When the COP 21 (the 21st session of the conference of the parties to the United Nations Framework Convention on Climate Change or UNFCCC) started this fall in Paris, I had little hope we would accomplish anything. In all honesty I spent more time thinking about what would happen if the world couldn’t agree on something concrete in Paris. However, the international community realised it was no longer possible to postpone or ignore the issue. We needed to act now, and to my great relief we did through the last minute adoption of the Paris Agreement and the accompanying COP 21 Decision. It is of course not the best agreement, and on its own it is clearly not enough to stop catastrophic climate change. But it is a first step that binds the international community, and a much needed signal that we need to take climate change seriously. In this post I will first briefly summarize what the Paris Agreement entails. I will then offer some thoughts on what the Agreement means for Canada.
It has been a while since I wanted to write this post. As work and graduate applications kept my mind away from this blog, the situation that inspired this post evolved, evolved further, ended and restarted. In the end, I’m glad I waited as the developments made this topic much more interesting. That topic is the involvement of Canada in the Durban Conference negotiations and its Canadian climax: the repudiation of the Kyoto Protocol.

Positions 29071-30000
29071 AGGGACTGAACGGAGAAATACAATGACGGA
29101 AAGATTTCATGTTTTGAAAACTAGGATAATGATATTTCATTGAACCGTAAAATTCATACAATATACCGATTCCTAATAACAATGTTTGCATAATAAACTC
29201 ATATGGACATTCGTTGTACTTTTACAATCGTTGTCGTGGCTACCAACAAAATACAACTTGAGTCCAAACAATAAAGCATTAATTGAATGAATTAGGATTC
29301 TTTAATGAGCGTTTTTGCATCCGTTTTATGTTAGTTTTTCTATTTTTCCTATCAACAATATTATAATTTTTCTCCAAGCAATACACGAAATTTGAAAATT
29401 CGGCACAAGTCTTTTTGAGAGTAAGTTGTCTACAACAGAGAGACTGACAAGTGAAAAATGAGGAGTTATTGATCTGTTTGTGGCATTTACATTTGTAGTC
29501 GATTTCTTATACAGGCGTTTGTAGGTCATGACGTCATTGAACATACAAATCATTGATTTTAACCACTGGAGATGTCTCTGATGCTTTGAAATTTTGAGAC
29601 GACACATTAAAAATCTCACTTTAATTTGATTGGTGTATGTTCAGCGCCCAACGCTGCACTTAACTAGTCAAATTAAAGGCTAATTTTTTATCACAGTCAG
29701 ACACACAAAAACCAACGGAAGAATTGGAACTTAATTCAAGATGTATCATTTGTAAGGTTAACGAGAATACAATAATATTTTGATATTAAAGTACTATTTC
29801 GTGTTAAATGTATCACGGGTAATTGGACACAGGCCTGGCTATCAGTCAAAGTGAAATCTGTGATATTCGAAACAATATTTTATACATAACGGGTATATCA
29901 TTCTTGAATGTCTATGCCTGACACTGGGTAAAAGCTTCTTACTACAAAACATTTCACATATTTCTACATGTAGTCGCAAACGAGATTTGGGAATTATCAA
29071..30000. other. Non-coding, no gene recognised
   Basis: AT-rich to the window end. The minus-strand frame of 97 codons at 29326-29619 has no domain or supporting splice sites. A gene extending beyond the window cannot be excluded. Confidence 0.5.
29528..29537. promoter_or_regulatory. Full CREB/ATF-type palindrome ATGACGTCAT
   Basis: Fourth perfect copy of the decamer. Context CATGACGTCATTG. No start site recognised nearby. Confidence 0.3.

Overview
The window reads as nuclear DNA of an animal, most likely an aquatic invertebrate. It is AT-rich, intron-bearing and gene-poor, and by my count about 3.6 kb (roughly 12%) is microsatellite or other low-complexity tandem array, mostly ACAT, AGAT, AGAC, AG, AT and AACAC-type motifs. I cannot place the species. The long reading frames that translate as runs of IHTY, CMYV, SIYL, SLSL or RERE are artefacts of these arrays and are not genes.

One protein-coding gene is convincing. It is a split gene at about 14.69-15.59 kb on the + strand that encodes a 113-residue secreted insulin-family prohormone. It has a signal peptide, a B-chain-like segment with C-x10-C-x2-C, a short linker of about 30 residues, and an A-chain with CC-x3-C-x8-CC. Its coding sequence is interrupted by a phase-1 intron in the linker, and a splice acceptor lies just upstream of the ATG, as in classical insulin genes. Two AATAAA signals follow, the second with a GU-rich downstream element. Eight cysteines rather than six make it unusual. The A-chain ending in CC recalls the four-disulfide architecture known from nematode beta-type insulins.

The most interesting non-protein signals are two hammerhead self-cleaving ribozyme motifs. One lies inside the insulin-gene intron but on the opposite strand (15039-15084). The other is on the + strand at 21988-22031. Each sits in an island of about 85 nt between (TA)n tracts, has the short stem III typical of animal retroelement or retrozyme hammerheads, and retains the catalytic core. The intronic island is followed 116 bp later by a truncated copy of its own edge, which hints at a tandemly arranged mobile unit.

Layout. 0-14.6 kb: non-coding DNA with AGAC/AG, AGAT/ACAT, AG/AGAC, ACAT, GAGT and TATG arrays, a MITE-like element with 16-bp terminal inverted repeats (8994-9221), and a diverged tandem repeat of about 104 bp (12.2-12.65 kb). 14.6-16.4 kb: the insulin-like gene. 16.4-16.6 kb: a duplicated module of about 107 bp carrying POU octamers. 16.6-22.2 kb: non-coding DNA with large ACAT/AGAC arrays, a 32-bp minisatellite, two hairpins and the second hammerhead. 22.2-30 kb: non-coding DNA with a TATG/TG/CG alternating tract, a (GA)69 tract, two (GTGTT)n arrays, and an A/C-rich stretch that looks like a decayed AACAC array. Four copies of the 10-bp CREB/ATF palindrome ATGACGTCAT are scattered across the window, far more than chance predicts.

After what can be considered many failed attempts to agree on the next step to implement the United Nations Framework Convention on Climate Change (UNFCCC) (basically the replacement of Kyoto after its end), the State Parties to the UNFCCC met in Durban, South Africa, at the 17th conference of the parties (COP17), hoping that some agreement could be reached over the pressing issue of climate change. The Copenhagen Conference resulted in what many considered a sad failure. However, it seemed that the international community had matured sufficiently to reach something concrete in Durban. Sadly, that statement does not apply to Canada, who seems to have regressed in it international maturity level since 2006.
On the 15th of November, I had the chance of assisting to a viewing of the Canadian documentary “Prosecutor” with the said Prosecutor (Luis Moreno-Ocampo, Chief Prosecutor of the International Criminal Court (the ICC)) at the University of Ottawa, Faculty of Law. The documentary was interesting to watch; it outlined the determination and perseverance of Mr. Moreno-Ocampo and the inherent difficulties of being the chief prosecutor of an international court. I recommend it if you are interested in the ICC and international criminal justice.
What was even more interesting was the discussion that followed. One of the students in the audience asked what would be the Prosecutor’s next career move (Mr. Moreno-Ocampo’s mandate is ending soon). He mentioned that he was very interested in educating the international relations crowd about the rule of law and international ethic. I found his answer particularly interesting because the notion of international ethic is something that has wondered inside my central nervous system for a while.